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Forensic psychology
Forensic psychology

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2.4 Comparing E-FIT and EFIT-V

Watch the following video which explores the comparison between E-FIT and EFIT-V.

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Is it possible to design a composite system based on recognition rather than recall?

In the ‘Comparing E-FIT and EFIT-V’ video Graham worked with a participant to produce a face using E-FIT and then using EFIT-V, which is the latest composite system to be used by the police. As you will see, EFIT-V is designed to try and utilise face recognition, rather than face recall. The design of EFIT-V once again demonstrates how important it is to have psychological knowledge of how the mind works when it comes to police investigations.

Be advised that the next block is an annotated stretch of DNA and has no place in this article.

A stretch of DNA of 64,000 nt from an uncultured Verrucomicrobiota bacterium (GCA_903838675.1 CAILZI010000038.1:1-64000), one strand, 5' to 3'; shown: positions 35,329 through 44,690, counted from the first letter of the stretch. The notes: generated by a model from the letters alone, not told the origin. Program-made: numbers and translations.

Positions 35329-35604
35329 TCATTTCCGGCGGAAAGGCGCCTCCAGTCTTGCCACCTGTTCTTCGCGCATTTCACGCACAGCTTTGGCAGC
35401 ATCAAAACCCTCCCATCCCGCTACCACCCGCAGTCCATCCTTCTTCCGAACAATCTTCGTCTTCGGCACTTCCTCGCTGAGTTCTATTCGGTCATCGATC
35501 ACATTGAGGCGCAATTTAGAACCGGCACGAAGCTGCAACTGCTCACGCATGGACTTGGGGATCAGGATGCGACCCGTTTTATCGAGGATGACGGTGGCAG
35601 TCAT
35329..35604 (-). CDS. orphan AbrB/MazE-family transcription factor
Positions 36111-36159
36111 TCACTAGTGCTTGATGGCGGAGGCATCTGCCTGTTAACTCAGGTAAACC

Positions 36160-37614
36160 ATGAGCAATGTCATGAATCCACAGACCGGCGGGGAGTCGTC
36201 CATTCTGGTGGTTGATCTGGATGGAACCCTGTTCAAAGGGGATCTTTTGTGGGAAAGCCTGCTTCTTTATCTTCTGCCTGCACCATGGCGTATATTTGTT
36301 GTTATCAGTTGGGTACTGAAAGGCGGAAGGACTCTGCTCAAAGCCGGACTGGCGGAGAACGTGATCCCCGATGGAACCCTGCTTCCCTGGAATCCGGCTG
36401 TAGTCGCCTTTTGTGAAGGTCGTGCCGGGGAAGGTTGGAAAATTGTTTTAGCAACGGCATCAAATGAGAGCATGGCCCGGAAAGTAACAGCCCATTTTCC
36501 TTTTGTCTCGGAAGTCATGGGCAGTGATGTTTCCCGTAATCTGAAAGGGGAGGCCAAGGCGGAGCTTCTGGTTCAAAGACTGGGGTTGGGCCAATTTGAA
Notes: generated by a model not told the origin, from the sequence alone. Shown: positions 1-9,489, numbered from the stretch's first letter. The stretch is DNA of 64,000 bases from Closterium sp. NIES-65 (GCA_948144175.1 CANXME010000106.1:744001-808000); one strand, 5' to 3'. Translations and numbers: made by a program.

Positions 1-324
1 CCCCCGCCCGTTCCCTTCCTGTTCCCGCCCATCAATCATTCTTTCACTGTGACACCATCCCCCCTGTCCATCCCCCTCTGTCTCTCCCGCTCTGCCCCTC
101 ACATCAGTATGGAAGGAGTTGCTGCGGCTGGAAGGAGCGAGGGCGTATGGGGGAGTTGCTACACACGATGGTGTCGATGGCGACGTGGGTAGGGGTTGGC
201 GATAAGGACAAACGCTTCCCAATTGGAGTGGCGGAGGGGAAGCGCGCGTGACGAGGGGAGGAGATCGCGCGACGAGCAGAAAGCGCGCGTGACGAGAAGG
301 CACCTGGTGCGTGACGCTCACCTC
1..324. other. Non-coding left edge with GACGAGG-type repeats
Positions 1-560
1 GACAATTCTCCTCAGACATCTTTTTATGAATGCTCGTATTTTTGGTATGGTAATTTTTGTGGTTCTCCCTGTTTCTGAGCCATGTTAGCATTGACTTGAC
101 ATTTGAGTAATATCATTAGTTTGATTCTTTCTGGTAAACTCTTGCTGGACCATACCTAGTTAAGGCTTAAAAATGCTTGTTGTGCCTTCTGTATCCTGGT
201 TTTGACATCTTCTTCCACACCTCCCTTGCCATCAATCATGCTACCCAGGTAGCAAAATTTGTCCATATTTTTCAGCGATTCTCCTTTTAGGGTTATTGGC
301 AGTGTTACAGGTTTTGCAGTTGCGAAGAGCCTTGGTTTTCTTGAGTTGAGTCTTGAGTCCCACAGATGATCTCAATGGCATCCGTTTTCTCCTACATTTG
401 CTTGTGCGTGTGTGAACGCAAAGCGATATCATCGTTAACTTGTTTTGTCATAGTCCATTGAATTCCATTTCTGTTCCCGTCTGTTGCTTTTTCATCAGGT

Psychological research has helped create composite systems that make the most of human cognition and get the most from the memories of witnesses.

Composites are used by the police to generate leads when they do not have a suspect and are not intended to be used as identification evidence – that is to say that the similarity of a suspect to a composite image should not be used as evidence that they committed the crime.

Once the police have a suspect, they need to use an alternative method to produce evidence that the person is the perpetrator of the crime, such as asking the witness to attempt to identify the suspect in an identification procedure, such as a line-up. It is these alternative methods that you’ll look at next week.

But before you do that, you’ll explore face recognition further in the next section, including hearing from someone with ‘prosopagnosia’, which is a neurological condition that leaves the person unable to recognise faces.

Figure 15